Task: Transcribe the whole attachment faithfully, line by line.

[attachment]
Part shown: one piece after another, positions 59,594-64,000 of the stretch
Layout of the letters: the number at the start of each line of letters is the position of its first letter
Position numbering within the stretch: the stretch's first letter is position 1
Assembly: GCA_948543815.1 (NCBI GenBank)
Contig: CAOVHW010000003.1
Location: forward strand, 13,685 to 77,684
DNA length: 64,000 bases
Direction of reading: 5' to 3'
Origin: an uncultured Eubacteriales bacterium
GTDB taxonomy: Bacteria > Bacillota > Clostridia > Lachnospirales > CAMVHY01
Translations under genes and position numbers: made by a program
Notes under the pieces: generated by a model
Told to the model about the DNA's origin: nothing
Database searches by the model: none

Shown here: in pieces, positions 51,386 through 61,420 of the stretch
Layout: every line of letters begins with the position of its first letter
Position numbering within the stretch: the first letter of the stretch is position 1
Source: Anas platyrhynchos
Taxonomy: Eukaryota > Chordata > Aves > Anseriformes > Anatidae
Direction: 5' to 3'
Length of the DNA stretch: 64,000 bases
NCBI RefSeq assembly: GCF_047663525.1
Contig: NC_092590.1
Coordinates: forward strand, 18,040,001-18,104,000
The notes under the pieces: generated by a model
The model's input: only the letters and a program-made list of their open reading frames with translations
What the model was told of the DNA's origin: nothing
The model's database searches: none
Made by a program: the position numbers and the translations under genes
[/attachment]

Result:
Part shown: one piece after another, positions 59,594-64,000 of the stretch
Layout of the letters: the number at the start of each line of letters is the position of its first letter
Position numbering within the stretch: the stretch's first letter is position 1
Assembly: GCA_948543815.1 (NCBI GenBank)
Contig: CAOVHW010000003.1
Location: forward strand, 13,685 to 77,684
DNA length: 64,000 bases
Direction of reading: 5' to 3'
Origin: an uncultured Eubacteriales bacterium
GTDB taxonomy: Bacteria > Bacillota > Clostridia > Lachnospirales > CAMVHY01
Translations under genes and position numbers: made by a program
Notes under the pieces: generated by a model
Told to the model about the DNA's origin: nothing
Database searches by the model: none

Shown here: in pieces, positions 51,386 through 61,420 of the stretch
Layout: every line of letters begins with the position of its first letter
Position numbering within the stretch: the first letter of the stretch is position 1
Source: Anas platyrhynchos
Taxonomy: Eukaryota > Chordata > Aves > Anseriformes > Anatidae
Direction: 5' to 3'
Length of the DNA stretch: 64,000 bases
NCBI RefSeq assembly: GCF_047663525.1
Contig: NC_092590.1
Coordinates: forward strand, 18,040,001-18,104,000
The notes under the pieces: generated by a model
The model's input: only the letters and a program-made list of their open reading frames with translations
What the model was told of the DNA's origin: nothing
The model's database searches: none
Made by a program: the position numbers and the translations under genes